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Today's Stichomancy for Thomas Jefferson

The first excerpt represents the element of Air. It speaks of mental influences and the process of thought, and is drawn from The Art of War by Sun Tzu:

states ended in 473 B.C. with the total defeat of Wu by Kou Chien and its incorporation in Yueh. This was doubtless long after Sun Tzu's death. With his present assertion compare IV. ss. 4. Chang Yu is the only one to point out the seeming discrepancy, which he thus goes on to explain: "In the chapter on Tactical Dispositions it is said, 'One may KNOW how to conquer without being able to DO it,' whereas here we have the statement that 'victory' can be achieved.' The explanation is, that in the former chapter, where the offensive and defensive are under discussion, it is said that if the enemy is fully prepared, one cannot make certain of beating him. But the present passage


The Art of War
The second excerpt represents the element of Fire. It speaks of emotional influences and base passions, and is drawn from Captain Stormfield by Mark Twain:

"Come, come, what world?"

Says I, "Why, THE world, of course."

"THE world!" he says. "H'm! there's billions of them! . . . Next!"

That meant for me to stand aside. I done so, and a sky-blue man with seven heads and only one leg hopped into my place. I took a walk. It just occurred to me, then, that all the myriads I had seen swarming to that gate, up to this time, were just like that creature. I tried to run across somebody I was acquainted with, but they were out of acquaintances of mine just then. So I thought the thing all over and finally sidled back there pretty meek and feeling rather stumped, as you may say.

The third excerpt represents the element of Water. It speaks of pure spiritual influences and feelings of love, and is drawn from The Lock and Key Library by Julian Hawthorne, Ed.:

whom my ignorant eyes saw nothing at all remarkable except golden hair of unusual beauty. When I say golden, I am not speaking loosely. I do not mean red or flaxen hair, but hair actually resembling burnished gold more than anything else. Its ripples on her brow caught the light like a coronet. This was her one beauty, and it was superb. For the rest, her features were characterless. Her figure was tall and full; not graceful, but sweepingly imposing. At first I noticed nothing about her except the braided splendor of her glorious hair."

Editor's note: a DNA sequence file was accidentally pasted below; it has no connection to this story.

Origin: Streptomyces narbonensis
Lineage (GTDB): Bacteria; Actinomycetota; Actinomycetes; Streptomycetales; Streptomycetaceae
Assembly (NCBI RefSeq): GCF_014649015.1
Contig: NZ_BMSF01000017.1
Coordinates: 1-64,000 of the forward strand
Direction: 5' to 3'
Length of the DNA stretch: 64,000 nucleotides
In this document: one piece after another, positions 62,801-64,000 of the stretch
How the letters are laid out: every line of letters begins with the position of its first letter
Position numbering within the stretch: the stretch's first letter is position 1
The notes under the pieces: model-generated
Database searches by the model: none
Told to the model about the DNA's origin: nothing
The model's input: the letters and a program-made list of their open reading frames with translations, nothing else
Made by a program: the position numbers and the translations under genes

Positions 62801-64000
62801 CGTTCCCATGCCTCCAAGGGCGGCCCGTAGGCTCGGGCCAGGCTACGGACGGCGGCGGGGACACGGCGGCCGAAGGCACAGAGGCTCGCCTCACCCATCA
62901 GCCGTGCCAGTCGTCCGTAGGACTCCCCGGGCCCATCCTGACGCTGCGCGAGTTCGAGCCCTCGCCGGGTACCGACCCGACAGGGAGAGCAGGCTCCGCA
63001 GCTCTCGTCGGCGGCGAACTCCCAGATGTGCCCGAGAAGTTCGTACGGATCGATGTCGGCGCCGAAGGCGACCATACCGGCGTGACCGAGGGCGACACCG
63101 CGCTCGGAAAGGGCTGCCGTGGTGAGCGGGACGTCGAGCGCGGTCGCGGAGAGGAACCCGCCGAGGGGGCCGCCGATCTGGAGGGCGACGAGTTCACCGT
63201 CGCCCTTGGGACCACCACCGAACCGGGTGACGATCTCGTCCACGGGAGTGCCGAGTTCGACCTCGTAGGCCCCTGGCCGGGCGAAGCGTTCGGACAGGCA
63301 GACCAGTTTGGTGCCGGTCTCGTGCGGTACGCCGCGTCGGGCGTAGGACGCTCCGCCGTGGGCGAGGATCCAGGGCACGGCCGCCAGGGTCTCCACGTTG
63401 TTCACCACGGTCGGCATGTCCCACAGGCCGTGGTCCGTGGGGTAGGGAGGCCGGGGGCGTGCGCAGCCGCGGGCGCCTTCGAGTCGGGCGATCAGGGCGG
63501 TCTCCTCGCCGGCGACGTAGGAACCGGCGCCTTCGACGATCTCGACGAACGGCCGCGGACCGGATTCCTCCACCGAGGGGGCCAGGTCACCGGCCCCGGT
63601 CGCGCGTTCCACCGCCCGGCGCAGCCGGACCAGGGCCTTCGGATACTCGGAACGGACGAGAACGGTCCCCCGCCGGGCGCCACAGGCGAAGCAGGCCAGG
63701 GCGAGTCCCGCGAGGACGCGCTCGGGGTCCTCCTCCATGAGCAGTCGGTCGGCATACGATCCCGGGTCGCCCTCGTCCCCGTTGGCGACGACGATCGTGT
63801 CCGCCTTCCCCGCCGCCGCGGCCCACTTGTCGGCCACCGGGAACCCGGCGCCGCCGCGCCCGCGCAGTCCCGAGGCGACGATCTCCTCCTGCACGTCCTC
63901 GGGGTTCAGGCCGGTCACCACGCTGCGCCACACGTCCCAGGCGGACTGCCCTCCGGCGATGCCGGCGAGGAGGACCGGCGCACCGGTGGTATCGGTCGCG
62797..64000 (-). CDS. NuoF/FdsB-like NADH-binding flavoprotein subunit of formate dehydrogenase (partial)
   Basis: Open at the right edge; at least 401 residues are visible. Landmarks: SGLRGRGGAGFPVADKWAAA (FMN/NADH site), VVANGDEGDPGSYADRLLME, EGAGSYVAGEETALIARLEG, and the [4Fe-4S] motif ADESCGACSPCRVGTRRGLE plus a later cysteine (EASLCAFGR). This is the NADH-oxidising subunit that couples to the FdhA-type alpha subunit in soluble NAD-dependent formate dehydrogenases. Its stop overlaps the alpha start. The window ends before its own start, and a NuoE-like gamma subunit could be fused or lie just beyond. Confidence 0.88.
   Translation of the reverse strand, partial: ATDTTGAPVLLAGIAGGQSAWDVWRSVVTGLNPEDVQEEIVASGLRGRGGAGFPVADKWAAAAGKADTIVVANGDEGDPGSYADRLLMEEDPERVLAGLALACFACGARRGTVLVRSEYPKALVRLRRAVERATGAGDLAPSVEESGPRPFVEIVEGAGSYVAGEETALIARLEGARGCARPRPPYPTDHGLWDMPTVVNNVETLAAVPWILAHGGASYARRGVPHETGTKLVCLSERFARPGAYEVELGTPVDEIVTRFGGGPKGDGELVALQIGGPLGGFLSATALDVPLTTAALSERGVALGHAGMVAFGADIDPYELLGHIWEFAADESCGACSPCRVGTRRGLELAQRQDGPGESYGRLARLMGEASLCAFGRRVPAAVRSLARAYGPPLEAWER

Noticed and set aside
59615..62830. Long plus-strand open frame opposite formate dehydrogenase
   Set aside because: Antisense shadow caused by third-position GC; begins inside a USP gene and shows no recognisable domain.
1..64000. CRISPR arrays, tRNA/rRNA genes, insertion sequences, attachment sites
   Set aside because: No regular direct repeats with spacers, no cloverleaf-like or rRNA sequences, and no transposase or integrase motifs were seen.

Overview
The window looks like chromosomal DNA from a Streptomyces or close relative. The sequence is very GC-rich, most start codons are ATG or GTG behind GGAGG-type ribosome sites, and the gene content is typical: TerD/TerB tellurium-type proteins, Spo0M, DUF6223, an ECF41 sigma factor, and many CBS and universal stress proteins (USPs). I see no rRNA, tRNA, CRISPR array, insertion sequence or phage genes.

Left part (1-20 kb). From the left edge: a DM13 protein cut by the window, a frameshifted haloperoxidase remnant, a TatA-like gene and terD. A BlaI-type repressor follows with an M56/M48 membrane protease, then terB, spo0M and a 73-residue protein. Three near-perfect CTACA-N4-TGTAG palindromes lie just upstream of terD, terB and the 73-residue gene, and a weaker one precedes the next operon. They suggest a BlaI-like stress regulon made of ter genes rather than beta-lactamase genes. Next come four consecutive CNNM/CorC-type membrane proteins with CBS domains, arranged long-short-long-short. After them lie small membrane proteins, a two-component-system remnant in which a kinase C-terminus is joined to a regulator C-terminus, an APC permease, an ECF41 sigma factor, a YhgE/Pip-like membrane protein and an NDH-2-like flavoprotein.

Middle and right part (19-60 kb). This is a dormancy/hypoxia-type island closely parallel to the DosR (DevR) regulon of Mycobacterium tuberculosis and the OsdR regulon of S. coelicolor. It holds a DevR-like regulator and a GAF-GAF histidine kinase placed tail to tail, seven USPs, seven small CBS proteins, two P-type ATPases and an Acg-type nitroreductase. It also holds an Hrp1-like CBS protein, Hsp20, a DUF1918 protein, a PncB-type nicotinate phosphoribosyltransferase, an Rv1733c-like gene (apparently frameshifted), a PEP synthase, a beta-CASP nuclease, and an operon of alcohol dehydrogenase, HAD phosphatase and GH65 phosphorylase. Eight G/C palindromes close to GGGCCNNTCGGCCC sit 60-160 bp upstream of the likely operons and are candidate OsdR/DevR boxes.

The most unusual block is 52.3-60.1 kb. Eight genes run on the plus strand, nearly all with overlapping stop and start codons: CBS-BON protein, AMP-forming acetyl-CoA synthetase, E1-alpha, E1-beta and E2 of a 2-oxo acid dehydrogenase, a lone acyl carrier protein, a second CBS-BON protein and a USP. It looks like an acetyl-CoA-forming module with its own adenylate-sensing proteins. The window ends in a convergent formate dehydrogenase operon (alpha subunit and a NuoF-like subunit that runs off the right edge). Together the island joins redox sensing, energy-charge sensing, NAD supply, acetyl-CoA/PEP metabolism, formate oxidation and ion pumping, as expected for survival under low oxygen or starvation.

He rose, and went into his bedroom, from which he returned with a small trinket-box in his hand. This he laid open on the table,

The fourth excerpt represents the element of Earth. It speaks of physical influences and the impact of the unseen on the visible world, and is drawn from The Mirror of the Sea by Joseph Conrad:

inarticulate. It is man who, in a chance phrase, interprets the elemental passion of his enemy. Thus there is another gale in my memory, a thing of endless, deep, humming roar, moonlight, and a spoken sentence.

It was off that other cape which is always deprived of its title as the Cape of Good Hope is robbed of its name. It was off the Horn. For a true expression of dishevelled wildness there is nothing like a gale in the bright moonlight of a high latitude.

The ship, brought-to and bowing to enormous flashing seas, glistened wet from deck to trucks; her one set sail stood out a coal-black shape upon the gloomy blueness of the air. I was a


The Mirror of the Sea